A friend once gave me a ticket he couldn’t use to a concert at Segerstrom Center for the Arts. I thought it was a lousy seat—front row, far right—until I realized it afforded me a terrific view of the conductor, who was so impassioned he was giving the most compelling performance I’ve ever seen on the podium. His name was Yuri Temirkanov and I’ve been looking forward to his return ever since; thanks to the Philharmonic Society he’s back in Costa Mesa this week.

The maestro will lead the St. Petersburg Philharmonic Orchestra  Wednesday at the Renee and Henry Segerstrom Concert Hall, marking the 50th anniversary of his debut with the orchestra (he’s been the Artistic Director and Chief Conductor since 1988). Temirkanov, renowned for his recordings of Tchaikovsky symphonies and Stravinsky ballets, conducts Prokofiev’s Violin Concerto No. 2 on this occasion, with Japanese violinist Sayaka Shoji joining the orchestra.

Selections from Prokofiev’s “Romeo and Juliet” and Ravel’s “Daphnis and Chloe, Suite No. 2” round out the Mar. 15 program. A pre-concert lecture by KUSC’s Rich Capparela begins at 7 p.m. with the concert following at 8 p.m. The National Symphony Orchestra of Ukraine marches into SCFTA Mar. 22 with Rachmaninoff’s Third Symphony.

South Coast Repertory commissions a lot of new work, bless them. Some of the results, like Qui Nguyen’s “Vietgone,” produce more satisfactory results than others, such as Aditi Brennan Kapil’s new “Orange” (at SCR through Mar. 26). The latter comedy-drama, about a home-schooled 17-year-old Indian girl searching for identity and yearning for adventure on a visit to Orange County, is as wild a ride as “Vietgone,” with some unexpected twists and turns—and even Disneyland fireworks—but isn’t ready for prime time.

“Orange” scores points with some off-kilter observations but teems with jokes about OC that were stale 20 years ago; there’s a lot of talk about gods, demons and aliens that doesn’t quite jell. Michael B. Raiford’s amateurish set design (apparently suggested by the playwright) doesn’t help.

Nonetheless, Jessica Kubzansky does an outstanding job of directing a three-member cast that would otherwise be lost in space. Pia Shah (as Leela, the innocent teen adventurer) and Karthik Srinivasan (a variety of male characters) deliver fine performances, and Anjali Bhimani (as Leela’s uptight mother, her out-of-control cousin and others) is nothing short of amazing.



“Gent’s Guide to Murder” in Costa Mesa, Hershey Felder’s “Tchaikovsky” in Laguna Beach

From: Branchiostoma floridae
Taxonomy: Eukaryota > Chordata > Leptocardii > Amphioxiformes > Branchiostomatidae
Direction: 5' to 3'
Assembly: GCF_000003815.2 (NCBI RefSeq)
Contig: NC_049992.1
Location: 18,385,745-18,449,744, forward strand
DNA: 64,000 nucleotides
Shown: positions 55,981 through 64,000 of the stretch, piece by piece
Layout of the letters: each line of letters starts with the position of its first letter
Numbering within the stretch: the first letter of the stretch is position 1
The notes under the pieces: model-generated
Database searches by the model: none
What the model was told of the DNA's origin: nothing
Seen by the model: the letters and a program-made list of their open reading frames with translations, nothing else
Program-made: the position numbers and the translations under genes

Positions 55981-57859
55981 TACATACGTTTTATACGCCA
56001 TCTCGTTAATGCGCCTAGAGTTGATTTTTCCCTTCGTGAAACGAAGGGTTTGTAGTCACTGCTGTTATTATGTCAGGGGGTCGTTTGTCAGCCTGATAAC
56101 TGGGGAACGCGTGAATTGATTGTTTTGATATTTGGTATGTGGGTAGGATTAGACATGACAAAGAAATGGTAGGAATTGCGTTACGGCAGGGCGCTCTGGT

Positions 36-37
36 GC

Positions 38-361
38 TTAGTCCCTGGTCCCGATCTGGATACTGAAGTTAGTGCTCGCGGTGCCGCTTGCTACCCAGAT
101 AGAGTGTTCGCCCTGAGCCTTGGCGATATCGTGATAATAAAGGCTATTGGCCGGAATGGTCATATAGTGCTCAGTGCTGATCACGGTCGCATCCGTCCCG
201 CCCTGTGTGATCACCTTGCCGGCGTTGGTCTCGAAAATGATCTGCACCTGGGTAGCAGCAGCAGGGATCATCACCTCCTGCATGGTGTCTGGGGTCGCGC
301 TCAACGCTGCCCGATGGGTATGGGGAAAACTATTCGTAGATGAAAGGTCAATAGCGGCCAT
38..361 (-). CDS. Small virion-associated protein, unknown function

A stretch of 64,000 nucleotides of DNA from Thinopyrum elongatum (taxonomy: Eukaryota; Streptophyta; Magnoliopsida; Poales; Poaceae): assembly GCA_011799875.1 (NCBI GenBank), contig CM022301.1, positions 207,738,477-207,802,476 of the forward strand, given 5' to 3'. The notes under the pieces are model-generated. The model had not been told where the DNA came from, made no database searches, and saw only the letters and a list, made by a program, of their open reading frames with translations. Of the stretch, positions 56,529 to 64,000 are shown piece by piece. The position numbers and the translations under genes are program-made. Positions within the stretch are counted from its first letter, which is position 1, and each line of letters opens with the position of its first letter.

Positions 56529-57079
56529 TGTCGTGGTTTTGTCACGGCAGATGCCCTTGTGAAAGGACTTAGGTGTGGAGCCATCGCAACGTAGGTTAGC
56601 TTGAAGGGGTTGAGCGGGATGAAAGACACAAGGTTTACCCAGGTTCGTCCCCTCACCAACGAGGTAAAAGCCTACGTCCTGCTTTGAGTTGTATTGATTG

Hershey Felder as “Tchaikovsky.”
Hershey Felder as “Tchaikovsky.”

You may recall the wonderful 1949 Alec Guinness movie, “Kind Hearts and Coronets,” where Sir Alec plays eight members of the ill-fated D’Ascoyne family who stand between an ambitious young man and a fortune. Whether you’ve seen it or not, you won’t want to miss the consistently clever “A Gentleman’s Guide to Love & Murder” (at Segerstrom Center for the Arts through Mar. 5). It’s based on the Roy Horniman novel that begat the film, with book and lyrics by Robert L. Freedman, music and lyrics by Steven Lutvak.

Kevin Massey is smooth and slippery as Monty, the devious young fellow who plots his way to wealth, and John Rapson is highly entertaining as the D’Ysquith family, especially the two females. But the most talented cast members are Kristen Beth Williams as Monty’s lover Sibella, and Kristen Hahn as Phoebe, to whom he finally gives his heart.

This is no average road company, by the way. Director Darko Tresnjak, who deservedly won a Tony for the Broadway production, has brought not only Massey and Hahn with him from New York but almost his entire team, including scenic designer Alexander Dodge and choreographer Peggy Hickey.

Hershey Felder has returned to Laguna Playhouse with “Our Great Tchaikovsky,” portraying the beloved Russian composer who gave us “Swan Lake” and “The Nutcracker.” I’ve seen a half dozen of Felder’s unique one-man-and-a-piano solo shows, and I can only say, I haven’t had enough. The show, now in previews, opens Mar. 5 and runs through Mar. 26 in Laguna Beach.

Felder, who has brought George Gershwin, Chopin, Beethoven, Liszt, Leonard Bernstein and Irving Berlin back to life, is also reprising his popular “Great American Song Book Sing-Along” in Laguna for three performances (Mar. 14-21). “Tchaikovsky” was written by Felder, who supplies the scenic design as well. The show is directed by Trevor Hay, who previously directed Felder as Liszt and Berlin.